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Octavius

(2,326 words)

Author(s): Elvers, Karl-Ludwig (Bochum) | Fündling, Jörg (Bonn) | Schmitt, Tassilo (Bielefeld) | Nadig, Peter C. (Duisburg) | Kaster, Robert A. (Princeton) | Et al.
Widely occurring Roman nomen gentile derived from the numeral praenomen Octavus ('one born in the eighth month', which disappeared later, still surviving in Octavus Mamilius [2]). Of political importance in Rome from the 2nd cent. BC is only the older line which consecutively produced five consuls (O. [I 4-8]; preferred praenomen: Cn.; regarding the family relationships [1. 405-407]); the members of the related younger line (resident in Velitrae), on the other hand, from which the later princeps Augustus originated, did not rise above equestri…

Postumius

(2,687 words)

Author(s): Elvers, Karl-Ludwig (Bochum) | Schmitt, Tassilo (Bielefeld) | Kierdorf, Wilhelm (Cologne) | Nadig, Peter C. (Duisburg) | Müller, Christian (Bochum) | Et al.
Roman patrician gentilic name (from the praenomen Postumus ), found in the highest offices from the 5th cent. BC on and politically significant until the 2nd cent. BC. As dictator in 499 or 496 BC, an A. P. is supposed to have decided the battle at Lacus Regillus (Liv. 2,19-20). The Albi or Albini (Regillenses), who withdrew from politics with P. [I 9]'s military failure in the Jugurthine War at the end of the 2nd cent. BC, are his descendants. I. Republican Period [German version] [I 1] P., C. Etruscan haruspex, even consulted by Sulla Etruscan haruspex ( haruspices

Lutatius

(1,403 words)

Author(s): Elvers, Karl-Ludwig (Bochum) | Nadig, Peter C. (Duisburg) | Kierdorf, Wilhelm (Cologne)
Name of a plebeian lineage, originally probably not from the city of Rome, which was raised to the nobility in the 3rd cent. BC with the brothers L. [1] and [5] (Families: Catuli and Cercones). The gens was very wealthy (Suet. Gram. 3) and owned a family grave on the right bank of the Tiber (Oros. 5,21,7; Val. Max. 9,2,1). Elvers, Karl-Ludwig (Bochum) [German version] [1] L. Catulus, C. Consul 242 BC Elder brother of L. [5]. Was the first in his family to attain the consulate in 242 BC. Since his patrician colleague, the flamen dialis A. Postumius Albinus, was forbidden by the pontifex maximus L. C…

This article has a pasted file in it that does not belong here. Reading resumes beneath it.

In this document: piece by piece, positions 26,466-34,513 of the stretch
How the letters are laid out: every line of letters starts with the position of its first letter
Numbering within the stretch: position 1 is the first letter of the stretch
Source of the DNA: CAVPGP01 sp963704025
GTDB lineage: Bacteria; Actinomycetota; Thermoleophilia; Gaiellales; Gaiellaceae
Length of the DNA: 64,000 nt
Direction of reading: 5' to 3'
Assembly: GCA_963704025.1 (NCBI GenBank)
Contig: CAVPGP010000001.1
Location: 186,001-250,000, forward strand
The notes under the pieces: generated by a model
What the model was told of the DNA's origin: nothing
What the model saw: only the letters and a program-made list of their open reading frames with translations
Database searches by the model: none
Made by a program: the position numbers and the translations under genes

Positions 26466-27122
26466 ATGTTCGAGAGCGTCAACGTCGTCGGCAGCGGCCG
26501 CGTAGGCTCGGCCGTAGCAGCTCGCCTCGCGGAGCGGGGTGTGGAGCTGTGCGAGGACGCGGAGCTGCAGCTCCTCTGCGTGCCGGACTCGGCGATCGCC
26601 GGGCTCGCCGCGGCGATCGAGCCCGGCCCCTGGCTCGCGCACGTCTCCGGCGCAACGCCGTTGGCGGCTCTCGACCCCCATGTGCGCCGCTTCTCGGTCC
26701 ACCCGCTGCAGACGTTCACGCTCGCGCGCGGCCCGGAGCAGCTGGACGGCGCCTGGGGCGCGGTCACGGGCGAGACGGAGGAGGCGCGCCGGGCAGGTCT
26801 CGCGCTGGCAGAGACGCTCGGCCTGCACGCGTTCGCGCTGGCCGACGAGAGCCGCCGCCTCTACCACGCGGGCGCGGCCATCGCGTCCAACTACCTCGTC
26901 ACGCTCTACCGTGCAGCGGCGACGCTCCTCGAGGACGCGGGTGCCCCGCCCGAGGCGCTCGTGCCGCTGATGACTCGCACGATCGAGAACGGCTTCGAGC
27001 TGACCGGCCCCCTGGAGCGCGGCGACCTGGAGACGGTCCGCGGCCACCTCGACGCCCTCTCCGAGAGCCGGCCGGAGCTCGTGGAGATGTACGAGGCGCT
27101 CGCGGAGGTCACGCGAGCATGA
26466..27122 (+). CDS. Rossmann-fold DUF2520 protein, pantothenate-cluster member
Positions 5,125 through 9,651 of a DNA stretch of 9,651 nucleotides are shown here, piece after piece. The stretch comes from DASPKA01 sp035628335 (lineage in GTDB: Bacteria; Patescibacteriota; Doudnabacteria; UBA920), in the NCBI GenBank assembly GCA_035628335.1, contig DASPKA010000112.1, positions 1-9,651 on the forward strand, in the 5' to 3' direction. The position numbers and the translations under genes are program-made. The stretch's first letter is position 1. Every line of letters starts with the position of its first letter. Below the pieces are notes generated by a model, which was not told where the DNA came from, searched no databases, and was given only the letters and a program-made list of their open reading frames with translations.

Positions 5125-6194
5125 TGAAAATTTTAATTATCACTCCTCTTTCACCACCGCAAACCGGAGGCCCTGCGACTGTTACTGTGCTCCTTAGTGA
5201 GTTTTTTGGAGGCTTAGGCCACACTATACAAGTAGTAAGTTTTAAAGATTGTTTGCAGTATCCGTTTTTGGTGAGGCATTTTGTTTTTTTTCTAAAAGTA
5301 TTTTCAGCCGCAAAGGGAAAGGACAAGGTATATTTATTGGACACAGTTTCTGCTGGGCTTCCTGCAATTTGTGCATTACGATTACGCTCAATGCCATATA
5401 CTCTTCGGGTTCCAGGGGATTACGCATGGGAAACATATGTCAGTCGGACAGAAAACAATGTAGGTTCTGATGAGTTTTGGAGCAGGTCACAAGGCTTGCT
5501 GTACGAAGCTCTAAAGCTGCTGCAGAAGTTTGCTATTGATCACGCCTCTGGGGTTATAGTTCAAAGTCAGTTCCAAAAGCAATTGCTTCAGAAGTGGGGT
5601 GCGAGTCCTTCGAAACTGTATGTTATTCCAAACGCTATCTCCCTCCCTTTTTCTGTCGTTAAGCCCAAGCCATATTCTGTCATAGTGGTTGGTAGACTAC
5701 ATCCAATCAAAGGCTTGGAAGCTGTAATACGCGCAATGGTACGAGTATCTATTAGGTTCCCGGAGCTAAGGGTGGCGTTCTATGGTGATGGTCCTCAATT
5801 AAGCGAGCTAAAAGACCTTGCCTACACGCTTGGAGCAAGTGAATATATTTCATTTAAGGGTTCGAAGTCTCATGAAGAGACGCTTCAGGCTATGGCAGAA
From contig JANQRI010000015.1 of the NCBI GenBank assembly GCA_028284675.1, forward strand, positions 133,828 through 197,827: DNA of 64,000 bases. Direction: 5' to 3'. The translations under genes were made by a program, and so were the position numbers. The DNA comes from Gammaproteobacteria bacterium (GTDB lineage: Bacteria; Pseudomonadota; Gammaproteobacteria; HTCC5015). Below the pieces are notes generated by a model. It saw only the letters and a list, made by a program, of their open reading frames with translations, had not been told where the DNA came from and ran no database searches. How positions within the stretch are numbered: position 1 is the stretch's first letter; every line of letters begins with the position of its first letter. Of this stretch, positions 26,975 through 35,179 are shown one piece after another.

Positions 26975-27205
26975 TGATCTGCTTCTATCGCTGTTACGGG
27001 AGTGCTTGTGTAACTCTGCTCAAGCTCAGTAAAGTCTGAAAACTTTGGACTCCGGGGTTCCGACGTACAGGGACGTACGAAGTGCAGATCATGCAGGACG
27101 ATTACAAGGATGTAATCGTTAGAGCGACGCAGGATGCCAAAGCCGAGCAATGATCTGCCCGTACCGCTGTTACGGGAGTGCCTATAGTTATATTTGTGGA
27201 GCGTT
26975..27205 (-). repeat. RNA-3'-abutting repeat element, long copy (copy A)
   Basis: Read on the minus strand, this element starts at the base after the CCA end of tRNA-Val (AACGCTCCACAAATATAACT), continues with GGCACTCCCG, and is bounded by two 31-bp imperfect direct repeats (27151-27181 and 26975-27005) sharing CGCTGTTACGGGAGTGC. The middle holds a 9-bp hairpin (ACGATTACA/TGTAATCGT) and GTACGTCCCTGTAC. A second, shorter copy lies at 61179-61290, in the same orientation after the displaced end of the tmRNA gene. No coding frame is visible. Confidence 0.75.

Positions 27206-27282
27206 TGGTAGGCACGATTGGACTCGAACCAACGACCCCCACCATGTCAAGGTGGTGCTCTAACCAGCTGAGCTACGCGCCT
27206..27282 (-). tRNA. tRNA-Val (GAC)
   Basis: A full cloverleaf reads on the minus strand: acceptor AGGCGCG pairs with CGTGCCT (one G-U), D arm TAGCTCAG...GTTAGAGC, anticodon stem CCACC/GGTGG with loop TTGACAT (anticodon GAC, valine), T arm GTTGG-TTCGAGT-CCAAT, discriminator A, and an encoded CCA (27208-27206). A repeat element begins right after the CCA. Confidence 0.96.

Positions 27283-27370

Manilius

(2,287 words)

Author(s): Elvers, Karl-Ludwig (Bochum) | Fündling, Jörg (Bonn) | Kierdorf, Wilhelm (Cologne) | Nadig, Peter C. (Duisburg) | Eck, Werner (Cologne) | Et al.
Roman gens name, probably taken from the forename Manius, which in mss is frequently confused with Mallius, Manilius, Manlius. The family was significant in the 2nd cent. BC through M. [I 3] and [I 4]. Elvers, Karl-Ludwig (Bochum) I. Republican period [German version] [I 1] M. (or Manlius?), L. Writer, senator AD 97, [I 1] M. (or Manlius?), L. Senator in 97 BC, wrote about the Phoenix (as first in Lat.: Plin. HN 10,4f.), about natural wonders and sacred law. Fündling, Jörg (Bonn) Bibliography Schanz/Hosius 1, 605f. [German version] [I 2] M., C. People's tribune in 66 AD People's tribune in …